Blog

Open event encouraging views on Just Transition for housing

Just Transition Commission and Church groups team up to plan a socially inclusive path to net-zero for Scotland’s housing

Scotland’s Just Transition Commission, established to make recommendations to ministers on how Scotland can transition to a net-zero economy by 2045 in a way that is fair for all, has teamed up with the Methodist Church in Scotland and Eco-Congregation Scotland to host an online event on Saturday 17 October 2020, from 10am until 12.30pm.

Scotland’s ambitious climate change targets will require the housing sector to radically transform itself at a pace previously unseen. Making homes more energy efficient and heated from low carbon sources presents an opportunity to improve the quality of our housing stock, tackle fuel poverty and create jobs. Concerns have also been raised about how this is paid for, and whether the shift to net-zero in the housing sector could risk sliding more households into fuel poverty.

We have to find ways of meeting our climate targets which make lives better not worse for the least well off in our society.

Attendees to the open online discussion will hear speakers from the Just Transition Commission, Warmworks, Scottish Federation of Housing AssociationsExisting Homes Alliance Scotland and Power Circle who will share their thoughts on how we can combine meeting our climate targets with improving energy affordability and lowering fuel poverty. Discussion will then open up to all participants, able to contribute their own ideas on how Scotland can reach net-zero emissions in housing.

Just Transition Commissioner, Norrie Kerr says: “We need to put an end to fuel poverty with bold action to make people’s homes warmer and cheaper to heat. Equity considerations must be central to climate action, if we are to make the transition to net-zero in a way that improves the lives of the most vulnerable. This event will provide an opportunity to hear from experts and ordinary people on these issues and contribute ideas on how Scotland can achieve this.”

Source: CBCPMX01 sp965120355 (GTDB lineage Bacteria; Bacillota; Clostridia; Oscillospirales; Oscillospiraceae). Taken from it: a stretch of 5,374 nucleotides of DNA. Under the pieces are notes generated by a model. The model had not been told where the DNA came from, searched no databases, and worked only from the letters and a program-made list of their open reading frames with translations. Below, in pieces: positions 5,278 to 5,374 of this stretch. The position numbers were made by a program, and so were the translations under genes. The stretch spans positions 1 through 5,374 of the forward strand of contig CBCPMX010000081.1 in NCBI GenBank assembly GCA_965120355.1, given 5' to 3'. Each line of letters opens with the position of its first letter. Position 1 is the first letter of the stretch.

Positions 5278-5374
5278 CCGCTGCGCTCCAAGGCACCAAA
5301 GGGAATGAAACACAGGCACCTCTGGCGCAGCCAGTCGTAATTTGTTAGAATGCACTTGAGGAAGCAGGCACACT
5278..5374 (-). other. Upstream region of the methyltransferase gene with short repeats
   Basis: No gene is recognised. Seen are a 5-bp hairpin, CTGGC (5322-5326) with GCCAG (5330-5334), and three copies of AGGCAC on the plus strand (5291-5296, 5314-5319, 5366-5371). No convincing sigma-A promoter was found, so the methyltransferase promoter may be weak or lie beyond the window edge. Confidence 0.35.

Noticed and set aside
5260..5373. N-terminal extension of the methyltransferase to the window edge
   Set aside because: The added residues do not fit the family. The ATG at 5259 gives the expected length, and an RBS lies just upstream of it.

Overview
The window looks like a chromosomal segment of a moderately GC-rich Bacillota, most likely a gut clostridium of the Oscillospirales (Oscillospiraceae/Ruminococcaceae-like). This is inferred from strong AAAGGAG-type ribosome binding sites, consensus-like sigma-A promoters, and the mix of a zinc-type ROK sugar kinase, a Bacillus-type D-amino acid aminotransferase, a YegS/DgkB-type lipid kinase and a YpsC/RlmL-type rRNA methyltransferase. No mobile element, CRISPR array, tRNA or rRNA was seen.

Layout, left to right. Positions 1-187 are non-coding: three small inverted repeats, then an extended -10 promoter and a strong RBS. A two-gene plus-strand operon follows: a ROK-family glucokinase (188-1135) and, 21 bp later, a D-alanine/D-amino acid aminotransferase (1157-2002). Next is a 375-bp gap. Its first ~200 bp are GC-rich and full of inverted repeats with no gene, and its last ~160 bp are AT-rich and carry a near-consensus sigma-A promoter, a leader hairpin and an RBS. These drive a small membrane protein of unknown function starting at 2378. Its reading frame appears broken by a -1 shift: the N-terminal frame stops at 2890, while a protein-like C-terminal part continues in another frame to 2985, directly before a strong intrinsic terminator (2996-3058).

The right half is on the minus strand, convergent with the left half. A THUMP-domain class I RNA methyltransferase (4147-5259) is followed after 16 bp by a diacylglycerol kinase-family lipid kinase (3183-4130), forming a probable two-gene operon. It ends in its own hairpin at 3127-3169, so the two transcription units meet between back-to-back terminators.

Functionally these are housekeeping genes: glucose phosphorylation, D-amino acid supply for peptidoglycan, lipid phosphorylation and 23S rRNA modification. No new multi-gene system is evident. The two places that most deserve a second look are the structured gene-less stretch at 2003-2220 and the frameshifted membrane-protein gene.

Rev Mark Slaney, Chair of the Methodist Church in Scotland, who will be chairing the event, said: “We have to find ways of meeting our climate targets which make lives better not worse for the least well off in our society. I look forward to an imaginative and stimulating discussion which will contribute both to the work of the Commission and to Scotland’s preparation for the COP26 climate summit next year.”

There is still time to register for this free event, pre-registration is highly recommended. Further information and registration can be found here: 

This event has been arranged by Stirling Methodist Church and Eco-Congregation Scotland, in collaboration with the Just Transition Commission.

Presentations will focus on the key challenge: how do we combine meeting our climate targets with improving energy affordability and lowering fuel poverty?

Speakers:

Adrian Shaw, Church of Scotland climate change officer, will also outline how churches can meet the opportunities and challenges presented by Glasgow hosting the COP26 United Nations climate talks being held in November 2021.

Eco-Congregation Scotland will be encouraging all Scottish churches to become more focused on addressing the climate crisis over the coming year. Eco-Congregation Scotland is an ecumenical environmental charity supporting over 500 local churches of all denominations across Scotland, committed to environmental activities in their life and mission, with Stirling Methodist Church one of the most active eco-congregations.